● The Riches of This Land: The Untold, True Story of America’s Middle Class
Summary via publisher (Public Affairs)
For over a decade, Jim Tankersley has been on a journey to understand what the hell happened to the world’s greatest middle-class success story — the post-World-War-II boom that faded into decades of stagnation and frustration for American workers. In The Riches of This Land, Tankersley fuses the story of forgotten Americans– struggling women and men who he met on his journey into the travails of the middle class– with important new economic and political research, providing fresh understanding how to create a more widespread prosperity. He begins by unraveling the real mystery of the American economy since the 1970s – not where did the jobs go, but why haven’t new and better ones been created to replace them.
● Evil Geniuses: The Unmaking of America: A Recent History
Review via Vanity Fair
In his new book, Evil Geniuses: The Unmaking of America: A Recent History, writer and public intellectual Kurt Andersen describes a kind of secret history that happened in broad daylight: Starting in the early ’70s, he writes, a band of conservative economists and pro-business groups, terrified of the progressive movements of the 1960s, drew up plans and blueprints for a version of America in which big corporations and Wall Street would be liberated from regulation and labor unions and antitrust laws, allowing the free market to sort out the winners from the losers. Their ideas powered the Reagan Revolution of the ’80s and over the next three decades reengineered the American economy to favor Wall Street and fatten the wealthy, resulting in a wildly inequitable society and the violent convulsions of the Trump presidency.
● Risk Is An Asset: Turning Commodity Price Uncertainty Into A Strategic Advantage
Wayne Penello and Andrew P. Furman
Interview with co-author via WGN radio
Rollye James speaks with Wayne Penello, who is the president and founder of Risked Revenue Energy Associates and a ForbesBooks co-author of Risk Is an Asset: Turning Commodity Price Uncertainty into a Strategic Advantage. He explains how companies and individual investors can successfully invest and manage risk during the economic uncertainty brought by the COVID-19 pandemic and social unrest.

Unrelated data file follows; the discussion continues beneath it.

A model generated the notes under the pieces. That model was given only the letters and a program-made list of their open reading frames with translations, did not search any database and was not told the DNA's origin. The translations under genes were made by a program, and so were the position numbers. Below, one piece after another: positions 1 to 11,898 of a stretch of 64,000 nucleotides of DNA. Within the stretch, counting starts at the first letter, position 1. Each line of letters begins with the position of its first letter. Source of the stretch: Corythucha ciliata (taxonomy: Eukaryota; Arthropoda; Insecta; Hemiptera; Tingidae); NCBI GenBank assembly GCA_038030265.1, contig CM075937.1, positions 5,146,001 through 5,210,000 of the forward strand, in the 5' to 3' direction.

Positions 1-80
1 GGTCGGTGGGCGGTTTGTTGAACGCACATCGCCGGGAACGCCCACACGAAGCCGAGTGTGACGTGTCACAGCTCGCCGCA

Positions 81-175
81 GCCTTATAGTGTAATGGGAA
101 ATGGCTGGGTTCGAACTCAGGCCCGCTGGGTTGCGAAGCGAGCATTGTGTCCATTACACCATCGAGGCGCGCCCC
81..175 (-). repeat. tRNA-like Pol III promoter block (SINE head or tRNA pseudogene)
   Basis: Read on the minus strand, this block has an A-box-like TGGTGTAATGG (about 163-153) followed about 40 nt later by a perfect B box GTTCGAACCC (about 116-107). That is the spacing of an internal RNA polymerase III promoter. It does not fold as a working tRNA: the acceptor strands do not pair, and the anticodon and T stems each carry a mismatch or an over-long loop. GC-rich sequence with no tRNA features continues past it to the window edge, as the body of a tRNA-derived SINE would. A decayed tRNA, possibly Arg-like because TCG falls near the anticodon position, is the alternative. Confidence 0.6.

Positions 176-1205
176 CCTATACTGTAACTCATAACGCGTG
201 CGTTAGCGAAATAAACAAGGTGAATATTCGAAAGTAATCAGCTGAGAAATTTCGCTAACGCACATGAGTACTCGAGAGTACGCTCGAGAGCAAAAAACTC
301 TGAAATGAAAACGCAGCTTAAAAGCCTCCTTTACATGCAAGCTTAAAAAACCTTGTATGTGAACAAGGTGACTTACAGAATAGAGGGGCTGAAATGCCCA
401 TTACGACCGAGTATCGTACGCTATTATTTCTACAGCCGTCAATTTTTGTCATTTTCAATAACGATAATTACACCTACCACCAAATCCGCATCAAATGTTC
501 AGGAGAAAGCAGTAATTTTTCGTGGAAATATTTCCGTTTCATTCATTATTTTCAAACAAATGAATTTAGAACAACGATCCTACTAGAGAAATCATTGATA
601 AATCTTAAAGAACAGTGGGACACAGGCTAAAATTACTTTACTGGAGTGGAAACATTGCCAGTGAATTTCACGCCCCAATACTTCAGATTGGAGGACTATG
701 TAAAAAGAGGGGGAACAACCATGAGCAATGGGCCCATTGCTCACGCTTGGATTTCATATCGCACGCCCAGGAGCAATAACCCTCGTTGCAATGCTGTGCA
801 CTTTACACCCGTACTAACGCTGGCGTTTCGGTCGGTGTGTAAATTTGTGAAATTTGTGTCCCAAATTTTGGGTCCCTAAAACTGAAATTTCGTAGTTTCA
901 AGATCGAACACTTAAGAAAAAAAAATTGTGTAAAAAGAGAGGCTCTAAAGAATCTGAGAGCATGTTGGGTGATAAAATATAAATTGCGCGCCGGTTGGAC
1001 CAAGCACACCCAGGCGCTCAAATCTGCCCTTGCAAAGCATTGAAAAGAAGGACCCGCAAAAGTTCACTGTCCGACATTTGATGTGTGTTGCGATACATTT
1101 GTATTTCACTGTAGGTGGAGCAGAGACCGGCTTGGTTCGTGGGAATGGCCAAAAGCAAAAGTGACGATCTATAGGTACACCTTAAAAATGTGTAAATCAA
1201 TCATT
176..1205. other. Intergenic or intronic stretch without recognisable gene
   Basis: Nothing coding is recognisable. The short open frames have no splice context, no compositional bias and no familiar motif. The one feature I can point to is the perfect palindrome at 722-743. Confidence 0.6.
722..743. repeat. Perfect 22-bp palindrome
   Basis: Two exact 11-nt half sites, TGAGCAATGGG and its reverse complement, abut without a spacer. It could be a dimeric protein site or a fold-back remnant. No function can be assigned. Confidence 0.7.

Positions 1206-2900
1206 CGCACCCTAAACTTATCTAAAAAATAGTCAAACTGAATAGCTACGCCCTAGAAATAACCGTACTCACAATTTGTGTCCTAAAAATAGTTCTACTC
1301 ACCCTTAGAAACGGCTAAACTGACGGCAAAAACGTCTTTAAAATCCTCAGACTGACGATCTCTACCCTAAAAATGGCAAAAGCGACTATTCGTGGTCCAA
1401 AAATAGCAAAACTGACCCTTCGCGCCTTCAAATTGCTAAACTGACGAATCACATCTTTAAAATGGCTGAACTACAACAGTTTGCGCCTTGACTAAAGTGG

● Iron Empires: Robber Barons, Railroads, and the Making of Modern America
Review via The Wall Street Journal
The public image of the robber barons has always been a barometer of how America thinks about wealth. Were they financiers or swindlers? Builders or monopolists? In the Progressive Era, the muckraker Ida Tarbell cast John D. Rockefeller as a ruthless monopolist, and Matthew Josephson’s compelling but one-sided Depression-era tome, “The Robber Barons,” scorched the lot of them. In recent decades serious biographers have reappraised the turn-of-the-century moguls and found more to like. Could the wheel be poised to turn again? With inequality considered a public enemy, a reappraisal might be ripe.
● Electoral Capitalism: The Party System in New York’s Gilded Age
Jeffrey D. Broxmeyer
Summary via publisher (U. of Pennsylvania Press)
Vast fortunes grew out of the party system during the Gilded Age. In New York, party leaders experimented with novel ways to accumulate capital for political competition and personal business. Partisans established banks. They drove a speculative frenzy in finance, real estate, and railroads. And they built empires that stretched from mining to steamboats, and from liquor distilleries to newspapers. Control over political property—party organizations, public charters, taxpayer subsidies, and political offices—served to form governing coalitions, and to mobilize voting blocs. In Electoral Capitalism, Jeffrey D. Broxmeyer reappraises the controversy over wealth inequality, and why this period was so combustible.
Please note that the links to books above are affiliate links with Amazon.com and James Picerno (a.k.a. The Capital Spectator) earns money if you buy one of the titles listed. Also note that you will not pay extra for a book even though it generates revenue for The Capital Spectator. By purchasing books through this site, you provide support for The Capital Spectator’s free content. Thank you!